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jerryking : complaints   10

Opinion | The Whistle-Blower’s Guide to Writing
Sept. 27, 2019 | The New York Times | By Jane Rosenzweig. Ms. Rosenzweig is the director of the Writing Center at Harvard.
active_voice  best_of  brevity  clarity  complaints  concision  focus  high-quality  howto  impeachment  intelligence_analysts  memoranda  persuasion  presentations  purpose  self-organization  topic_sentences  writing  whistleblowing 
september 2019 by jerryking
Rise Above Your Awful Commute - WSJ
By Sue Shellenbarger
June 20, 2017

MANAGING A STRESSFUL COMMUTE

***To Stay Productive***:

Download work onto your mobile device in advance, in case you lose connectivity.
Charge your devices and carry a backup battery if needed.
Use the commute time to plan your day and set goals.
Schedule a one-hour buffer before your first meeting, in case you’re delayed.

***To Lower Tensions in Crowds***

Consider how other commuters must be feeling and treat them with empathy.
Cooperate with others in finding ways to ease the strain.
Wear light, comfortable clothes and shoes and carry water.
Practice deep breathing, muscle relaxation or visualization to calm yourself.
Download and listen to calming music.

***To Shake Off a Bad Commute***

Take a walk around the block before settling in at your desk.
Engage in a calming ritual such as stopping for a latte at a friendly coffee shop.
Think or write about an inspiring personal value, such as caring for family or being kind to strangers.
Immerse yourself in a setting with plants or natural scenes, such as a park, atrium or room with a nature mural or photos.
commuting  deep_breathing  rituals  transit  mindfulness  complaints 
june 2017 by jerryking
Canada's big banks are no angels, but have any laws been broken? - The Globe and Mail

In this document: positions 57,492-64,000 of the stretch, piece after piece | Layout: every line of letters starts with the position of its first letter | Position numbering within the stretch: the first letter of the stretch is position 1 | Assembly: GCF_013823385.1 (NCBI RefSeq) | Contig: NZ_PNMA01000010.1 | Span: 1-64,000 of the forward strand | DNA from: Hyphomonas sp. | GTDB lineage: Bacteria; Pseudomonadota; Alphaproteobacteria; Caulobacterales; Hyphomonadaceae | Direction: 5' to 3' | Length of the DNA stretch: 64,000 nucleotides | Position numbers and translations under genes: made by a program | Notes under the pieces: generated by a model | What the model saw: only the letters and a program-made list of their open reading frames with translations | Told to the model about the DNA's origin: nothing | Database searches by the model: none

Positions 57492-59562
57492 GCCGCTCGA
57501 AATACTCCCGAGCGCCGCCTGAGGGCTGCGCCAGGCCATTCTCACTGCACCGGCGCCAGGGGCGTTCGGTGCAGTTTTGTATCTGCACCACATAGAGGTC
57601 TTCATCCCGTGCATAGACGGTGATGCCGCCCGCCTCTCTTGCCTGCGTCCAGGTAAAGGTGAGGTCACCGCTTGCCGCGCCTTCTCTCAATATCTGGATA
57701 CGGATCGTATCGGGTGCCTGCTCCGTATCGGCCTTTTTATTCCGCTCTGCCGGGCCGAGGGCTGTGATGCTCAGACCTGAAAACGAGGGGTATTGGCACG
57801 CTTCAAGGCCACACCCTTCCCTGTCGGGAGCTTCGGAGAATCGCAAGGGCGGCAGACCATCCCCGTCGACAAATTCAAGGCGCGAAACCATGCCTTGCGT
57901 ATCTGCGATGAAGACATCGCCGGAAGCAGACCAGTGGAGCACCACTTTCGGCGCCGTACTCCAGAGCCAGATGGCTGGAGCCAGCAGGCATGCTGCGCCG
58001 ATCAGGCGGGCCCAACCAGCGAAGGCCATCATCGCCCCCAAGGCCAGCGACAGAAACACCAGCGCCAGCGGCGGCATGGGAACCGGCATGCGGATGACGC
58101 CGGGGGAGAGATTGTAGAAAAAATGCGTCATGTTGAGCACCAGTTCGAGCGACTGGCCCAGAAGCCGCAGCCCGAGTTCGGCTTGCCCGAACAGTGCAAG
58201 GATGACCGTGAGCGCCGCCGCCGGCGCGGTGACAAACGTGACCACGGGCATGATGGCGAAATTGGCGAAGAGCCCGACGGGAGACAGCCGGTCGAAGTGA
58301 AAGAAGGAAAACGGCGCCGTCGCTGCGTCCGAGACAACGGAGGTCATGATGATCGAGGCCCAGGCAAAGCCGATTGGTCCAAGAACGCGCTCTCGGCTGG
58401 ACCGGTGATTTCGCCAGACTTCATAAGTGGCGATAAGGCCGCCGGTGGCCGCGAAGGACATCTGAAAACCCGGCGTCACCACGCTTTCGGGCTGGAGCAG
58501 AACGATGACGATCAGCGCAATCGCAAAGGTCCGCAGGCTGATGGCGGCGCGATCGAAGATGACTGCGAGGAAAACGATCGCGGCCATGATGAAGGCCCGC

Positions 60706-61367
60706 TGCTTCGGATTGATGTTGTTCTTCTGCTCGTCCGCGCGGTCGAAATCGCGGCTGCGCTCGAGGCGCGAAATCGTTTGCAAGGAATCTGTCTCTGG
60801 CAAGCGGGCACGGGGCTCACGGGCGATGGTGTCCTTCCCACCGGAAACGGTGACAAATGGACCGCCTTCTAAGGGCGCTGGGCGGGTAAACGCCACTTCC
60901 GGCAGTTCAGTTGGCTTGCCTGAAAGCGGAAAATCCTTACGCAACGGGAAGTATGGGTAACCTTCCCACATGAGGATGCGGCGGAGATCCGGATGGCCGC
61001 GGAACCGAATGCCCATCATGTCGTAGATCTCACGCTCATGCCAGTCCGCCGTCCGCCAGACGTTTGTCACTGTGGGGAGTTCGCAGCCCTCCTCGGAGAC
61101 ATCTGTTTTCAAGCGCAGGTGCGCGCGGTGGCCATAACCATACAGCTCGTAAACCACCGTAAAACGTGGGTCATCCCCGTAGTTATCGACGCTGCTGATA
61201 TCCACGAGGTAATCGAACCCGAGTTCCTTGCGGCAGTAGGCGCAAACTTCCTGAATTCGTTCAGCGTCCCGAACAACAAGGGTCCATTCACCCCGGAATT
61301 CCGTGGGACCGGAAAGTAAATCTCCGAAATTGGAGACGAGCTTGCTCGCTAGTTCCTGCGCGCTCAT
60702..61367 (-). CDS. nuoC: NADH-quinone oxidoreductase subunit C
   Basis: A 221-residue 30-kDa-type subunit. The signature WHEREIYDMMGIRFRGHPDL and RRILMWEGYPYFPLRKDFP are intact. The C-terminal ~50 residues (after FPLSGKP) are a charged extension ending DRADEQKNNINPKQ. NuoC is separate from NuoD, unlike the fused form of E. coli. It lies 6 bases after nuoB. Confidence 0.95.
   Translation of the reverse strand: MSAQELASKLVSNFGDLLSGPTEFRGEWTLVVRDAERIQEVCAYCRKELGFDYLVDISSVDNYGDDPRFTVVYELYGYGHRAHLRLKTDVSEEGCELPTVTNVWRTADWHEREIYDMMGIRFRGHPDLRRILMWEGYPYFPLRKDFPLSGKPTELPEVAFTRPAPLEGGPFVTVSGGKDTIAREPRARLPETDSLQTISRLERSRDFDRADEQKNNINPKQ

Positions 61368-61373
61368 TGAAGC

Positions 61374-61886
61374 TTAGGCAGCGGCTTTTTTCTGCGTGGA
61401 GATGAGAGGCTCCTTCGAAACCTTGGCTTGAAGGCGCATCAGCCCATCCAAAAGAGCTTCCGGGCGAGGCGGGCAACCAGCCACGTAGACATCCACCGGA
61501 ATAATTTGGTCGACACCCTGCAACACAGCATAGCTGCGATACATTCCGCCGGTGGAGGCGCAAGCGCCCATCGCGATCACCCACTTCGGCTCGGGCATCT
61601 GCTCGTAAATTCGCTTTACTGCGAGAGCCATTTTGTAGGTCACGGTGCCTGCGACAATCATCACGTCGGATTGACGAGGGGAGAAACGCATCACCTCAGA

BARRIE MCKENNA
OTTAWA — The Globe and Mail
Published Friday, Mar. 17, 2017

Media reports high-pressure sales tactics at Toronto-Dominion Bank and other Canadian financial institutions. Stories of tellers signing up customers to high-fee accounts and credit cards without their knowledge. Loan officers pushing clients to take on lines of credit they don’t want or need. And financial advisers selling unsuitable mutual funds to vulnerable investors. Sleazy behaviour, if true. Perhaps even illegal. The Financial Consumer Agency of Canada this week warned banks to behave and launched a review of their consent and disclosure practices. .......The big banks are no angels. But what’s happening here looks a lot more like a labour-relations feud than a financial scandal. Employees are rebelling against a cutthroat sales culture that has permeated the once-staid retail operations of the big banks.

The workplace environment at TD and other major banks may well be toxic for many employees, who feel unduly stressed about meeting aggressive sales goals.
Canada  banks  Bay_Street  financial_services  toxic_behaviors  predatory_practices  regulators  organizational_culture  workplaces  disclosure  complaints  consent  consumer_protection  sleaze  Barrie_McKenna 
march 2017 by jerryking
Why Is the McFlurry Machine Down Again? - WSJ
By JULIE JARGON
Updated Jan. 19, 2017

Last year, downed ice cream machines became the most common service-related complaint among McDonald’s customers on Twitter, according to data analytics firm Quantifind, surpassing the previous year’s sore spot of poor employee attitudes.

McDonald’s doesn’t break out sales of specific menu items. Research firm Technomic Inc. says McFlurrys represent nearly 14% of McDonald’s dessert items that consumers 18 and older purchase for themselves. Other desserts include cookies, ice cream cones and fruit pies.